Fuel prices are causing massive headaches to road transport operators globally as prices rise to record highs.
Responding to the increasingly difficult situation, the International Road Transport Union (IRU) has launched a 17-point emergency plan for governments to tackle rising fuel prices and their impact on transport networks, energy security, and decarbonization plans.
Diesel prices are up by 63% globally since January 2021, spiking since the Ukraine war and with no end in sight to volatility.
And the IRU believes the issue is going to start sending some operators to the wall.
“The rising risk of small operators going bankrupt will further break down mobility and logistics networks and mean they are less able to invest in new vehicles to decarbonize.”
Radu Dinescu, IRU President, tells us road transport operators are facing a cash flow crunch, especially the 90% who are small and medium-sized firms.
“Volatility in diesel prices and inflexible commercial terms means they have little room for maneuver and bankruptcies are climbing.”
“This will damage road transport network capacity and efficiency, impacting supply chains, inflation, and the broader economy. We need to act now.”
IRU’s emergency plan includes 17 government actions to support road transport operators, especially in alleviating fuel price volatility and realizing decarbonization roadmaps to the new realities of increasing energy insecurity.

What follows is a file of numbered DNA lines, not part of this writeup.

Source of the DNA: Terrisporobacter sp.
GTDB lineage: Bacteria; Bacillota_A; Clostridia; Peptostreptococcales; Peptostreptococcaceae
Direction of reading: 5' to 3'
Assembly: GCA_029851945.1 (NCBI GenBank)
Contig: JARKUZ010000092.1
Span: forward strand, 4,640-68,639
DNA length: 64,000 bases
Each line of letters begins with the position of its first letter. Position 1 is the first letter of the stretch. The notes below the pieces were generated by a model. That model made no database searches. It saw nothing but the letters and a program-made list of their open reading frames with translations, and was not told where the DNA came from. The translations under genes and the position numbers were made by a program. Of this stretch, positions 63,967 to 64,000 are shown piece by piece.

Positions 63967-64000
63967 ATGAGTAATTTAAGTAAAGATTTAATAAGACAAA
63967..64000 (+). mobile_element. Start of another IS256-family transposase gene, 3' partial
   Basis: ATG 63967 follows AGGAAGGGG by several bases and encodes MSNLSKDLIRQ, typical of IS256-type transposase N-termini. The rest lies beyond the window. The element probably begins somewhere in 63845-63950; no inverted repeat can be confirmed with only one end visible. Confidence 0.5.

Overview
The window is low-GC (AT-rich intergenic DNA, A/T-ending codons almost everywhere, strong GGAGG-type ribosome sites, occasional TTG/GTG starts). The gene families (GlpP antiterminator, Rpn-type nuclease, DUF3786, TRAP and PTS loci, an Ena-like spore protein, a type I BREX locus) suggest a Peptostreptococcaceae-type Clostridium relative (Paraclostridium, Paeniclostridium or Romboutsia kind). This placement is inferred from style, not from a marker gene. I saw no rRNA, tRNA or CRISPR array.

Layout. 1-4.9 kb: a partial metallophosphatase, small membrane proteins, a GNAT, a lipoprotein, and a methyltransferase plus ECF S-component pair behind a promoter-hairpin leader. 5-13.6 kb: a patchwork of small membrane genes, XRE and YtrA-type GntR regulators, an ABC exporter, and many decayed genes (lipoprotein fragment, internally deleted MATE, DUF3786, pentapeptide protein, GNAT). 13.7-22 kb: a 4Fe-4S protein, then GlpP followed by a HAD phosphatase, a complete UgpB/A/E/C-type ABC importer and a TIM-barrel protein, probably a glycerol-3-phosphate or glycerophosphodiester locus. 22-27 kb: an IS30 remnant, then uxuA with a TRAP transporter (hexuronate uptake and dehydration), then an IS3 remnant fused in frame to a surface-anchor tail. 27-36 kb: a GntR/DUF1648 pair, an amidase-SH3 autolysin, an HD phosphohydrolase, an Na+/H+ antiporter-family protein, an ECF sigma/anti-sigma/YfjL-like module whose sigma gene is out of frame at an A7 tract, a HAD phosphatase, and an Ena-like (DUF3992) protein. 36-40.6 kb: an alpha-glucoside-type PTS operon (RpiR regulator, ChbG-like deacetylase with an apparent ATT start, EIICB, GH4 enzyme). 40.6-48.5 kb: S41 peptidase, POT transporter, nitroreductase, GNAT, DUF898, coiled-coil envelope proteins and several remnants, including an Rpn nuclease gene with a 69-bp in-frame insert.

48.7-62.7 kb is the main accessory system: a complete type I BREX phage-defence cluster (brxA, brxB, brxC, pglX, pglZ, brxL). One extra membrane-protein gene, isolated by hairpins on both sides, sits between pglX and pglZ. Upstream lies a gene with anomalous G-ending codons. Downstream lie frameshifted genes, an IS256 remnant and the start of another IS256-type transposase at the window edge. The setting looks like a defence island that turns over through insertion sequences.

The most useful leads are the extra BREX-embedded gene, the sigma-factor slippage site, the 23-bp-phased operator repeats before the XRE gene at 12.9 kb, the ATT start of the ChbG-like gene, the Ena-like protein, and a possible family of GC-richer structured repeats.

Among the measures, IRU is calling for an adjustment mechanism on fuel excise for commercial transport operators, to provide short-term certainty and avoid the partial collapse of road transport networks and inflation.
The union also wants to see all modes of commercial transport pay the same fuel tax to keep decarbonization plans on course, as well as accelerate efficiency measures via collective road transport and eco-trucks.
“Amid greater energy insecurity and a growing imbalance between fuel supply and demand, all low and zero alternative and existing fuels also need to remain in operational use.”
Governments should review decarbonization policies carefully to plan a more gradual shift to renewable fuels, beyond battery electric vehicles, and scale back market distortions, such as road user charging and zero-emission zones that exclude already operational low carbon fuel options such as biodiesel and bio-LNG.
“IRU’s emergency plan steers government action in key areas to make sure that road transport continues to underpin economic growth and social health, avoid excess inflation, and keep our industry and transport in general on track to meet our decarbonization targets.” – Umberto de Pretto, IRU Secretary-General.
The emergency resolution was adopted by IRU members, with input from the commercial road transport sector in all global regions.